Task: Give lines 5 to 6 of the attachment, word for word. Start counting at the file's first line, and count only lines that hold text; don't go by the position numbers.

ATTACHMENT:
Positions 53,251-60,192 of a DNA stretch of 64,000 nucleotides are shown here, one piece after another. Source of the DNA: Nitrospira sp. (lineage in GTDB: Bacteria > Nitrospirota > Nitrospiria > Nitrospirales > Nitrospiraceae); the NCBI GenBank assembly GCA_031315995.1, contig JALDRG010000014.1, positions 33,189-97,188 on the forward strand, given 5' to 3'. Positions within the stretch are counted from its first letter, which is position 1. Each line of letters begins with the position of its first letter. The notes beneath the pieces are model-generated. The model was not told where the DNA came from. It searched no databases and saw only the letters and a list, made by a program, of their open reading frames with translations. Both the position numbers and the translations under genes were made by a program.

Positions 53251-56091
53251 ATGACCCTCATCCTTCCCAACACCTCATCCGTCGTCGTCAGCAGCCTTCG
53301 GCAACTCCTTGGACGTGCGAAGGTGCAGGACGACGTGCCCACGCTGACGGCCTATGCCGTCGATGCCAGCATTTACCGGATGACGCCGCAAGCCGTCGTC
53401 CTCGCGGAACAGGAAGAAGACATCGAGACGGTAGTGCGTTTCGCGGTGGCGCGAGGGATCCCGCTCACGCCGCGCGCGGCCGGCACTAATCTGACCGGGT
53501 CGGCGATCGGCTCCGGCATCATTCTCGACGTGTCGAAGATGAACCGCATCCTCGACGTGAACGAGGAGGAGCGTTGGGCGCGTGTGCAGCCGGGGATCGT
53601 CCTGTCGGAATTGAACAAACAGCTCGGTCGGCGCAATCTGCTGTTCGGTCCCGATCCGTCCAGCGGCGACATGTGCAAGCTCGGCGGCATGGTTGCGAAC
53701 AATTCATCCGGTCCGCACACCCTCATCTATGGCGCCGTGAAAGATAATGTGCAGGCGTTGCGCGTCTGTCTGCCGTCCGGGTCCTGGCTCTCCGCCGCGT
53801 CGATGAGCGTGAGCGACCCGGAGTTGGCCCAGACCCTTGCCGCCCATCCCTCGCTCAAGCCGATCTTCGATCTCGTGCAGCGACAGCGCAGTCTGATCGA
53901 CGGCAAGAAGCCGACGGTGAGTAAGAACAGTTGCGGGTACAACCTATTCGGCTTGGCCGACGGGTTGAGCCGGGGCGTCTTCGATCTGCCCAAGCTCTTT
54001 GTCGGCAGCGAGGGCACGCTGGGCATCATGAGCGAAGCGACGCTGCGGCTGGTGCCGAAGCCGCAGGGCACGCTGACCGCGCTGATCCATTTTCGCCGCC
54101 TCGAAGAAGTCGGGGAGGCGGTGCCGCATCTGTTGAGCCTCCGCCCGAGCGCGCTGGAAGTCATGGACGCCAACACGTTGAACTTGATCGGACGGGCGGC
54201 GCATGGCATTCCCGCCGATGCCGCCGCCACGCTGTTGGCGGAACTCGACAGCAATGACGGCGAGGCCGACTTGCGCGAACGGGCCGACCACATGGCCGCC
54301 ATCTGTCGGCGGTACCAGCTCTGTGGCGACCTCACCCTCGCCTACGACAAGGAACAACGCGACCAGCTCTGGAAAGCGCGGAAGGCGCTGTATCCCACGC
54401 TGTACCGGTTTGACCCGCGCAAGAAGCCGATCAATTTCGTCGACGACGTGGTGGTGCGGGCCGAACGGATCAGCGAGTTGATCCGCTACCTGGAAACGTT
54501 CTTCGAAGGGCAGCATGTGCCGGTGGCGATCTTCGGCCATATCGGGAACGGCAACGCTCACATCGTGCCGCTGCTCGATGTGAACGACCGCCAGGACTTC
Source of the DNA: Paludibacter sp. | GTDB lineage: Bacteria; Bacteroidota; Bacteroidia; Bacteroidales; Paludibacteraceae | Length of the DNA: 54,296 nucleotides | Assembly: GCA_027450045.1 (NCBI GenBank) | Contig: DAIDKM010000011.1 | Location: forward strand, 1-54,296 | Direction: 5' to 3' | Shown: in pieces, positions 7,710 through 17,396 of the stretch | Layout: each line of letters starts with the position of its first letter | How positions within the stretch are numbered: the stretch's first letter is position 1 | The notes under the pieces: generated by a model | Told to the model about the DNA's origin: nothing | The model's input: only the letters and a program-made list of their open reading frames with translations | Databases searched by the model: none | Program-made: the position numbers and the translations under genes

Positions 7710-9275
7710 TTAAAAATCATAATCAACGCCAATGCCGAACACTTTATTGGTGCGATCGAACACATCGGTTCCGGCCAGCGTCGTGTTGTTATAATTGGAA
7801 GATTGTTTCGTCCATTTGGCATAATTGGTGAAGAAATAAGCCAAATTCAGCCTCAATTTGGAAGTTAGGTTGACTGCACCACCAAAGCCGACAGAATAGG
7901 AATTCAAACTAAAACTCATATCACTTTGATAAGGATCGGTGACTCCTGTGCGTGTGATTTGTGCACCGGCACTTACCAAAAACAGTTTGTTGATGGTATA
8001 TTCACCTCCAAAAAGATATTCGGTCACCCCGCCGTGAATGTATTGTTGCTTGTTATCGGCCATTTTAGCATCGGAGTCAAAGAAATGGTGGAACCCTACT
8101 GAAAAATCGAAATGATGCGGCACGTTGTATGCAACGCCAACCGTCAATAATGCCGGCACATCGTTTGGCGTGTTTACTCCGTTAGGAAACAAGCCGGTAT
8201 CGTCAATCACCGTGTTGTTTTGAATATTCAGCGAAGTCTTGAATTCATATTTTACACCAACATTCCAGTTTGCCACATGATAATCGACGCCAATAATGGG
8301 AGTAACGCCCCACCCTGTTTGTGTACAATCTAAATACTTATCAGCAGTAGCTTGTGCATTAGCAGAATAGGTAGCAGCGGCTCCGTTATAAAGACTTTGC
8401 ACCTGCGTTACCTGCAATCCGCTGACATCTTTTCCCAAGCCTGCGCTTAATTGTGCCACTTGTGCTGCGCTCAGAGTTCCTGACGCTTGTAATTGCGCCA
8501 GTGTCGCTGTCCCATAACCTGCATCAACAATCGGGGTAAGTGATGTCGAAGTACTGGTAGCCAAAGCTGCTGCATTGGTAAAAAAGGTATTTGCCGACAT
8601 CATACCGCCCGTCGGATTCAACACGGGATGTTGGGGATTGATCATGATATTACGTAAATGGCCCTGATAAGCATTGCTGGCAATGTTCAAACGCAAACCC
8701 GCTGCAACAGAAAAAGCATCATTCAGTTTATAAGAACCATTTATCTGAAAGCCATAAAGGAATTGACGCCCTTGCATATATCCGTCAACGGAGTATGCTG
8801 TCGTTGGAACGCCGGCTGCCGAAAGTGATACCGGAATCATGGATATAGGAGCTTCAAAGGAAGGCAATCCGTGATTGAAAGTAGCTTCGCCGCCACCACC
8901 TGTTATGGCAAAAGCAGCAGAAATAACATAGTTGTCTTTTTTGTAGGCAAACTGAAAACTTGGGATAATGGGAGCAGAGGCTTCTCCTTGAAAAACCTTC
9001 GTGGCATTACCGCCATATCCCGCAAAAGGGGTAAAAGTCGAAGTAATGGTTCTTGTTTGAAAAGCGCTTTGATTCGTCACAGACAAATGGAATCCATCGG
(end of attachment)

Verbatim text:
53401 CTCGCGGAACAGGAAGAAGACATCGAGACGGTAGTGCGTTTCGCGGTGGCGCGAGGGATCCCGCTCACGCCGCGCGCGGCCGGCACTAATCTGACCGGGT
53501 CGGCGATCGGCTCCGGCATCATTCTCGACGTGTCGAAGATGAACCGCATCCTCGACGTGAACGAGGAGGAGCGTTGGGCGCGTGTGCAGCCGGGGATCGT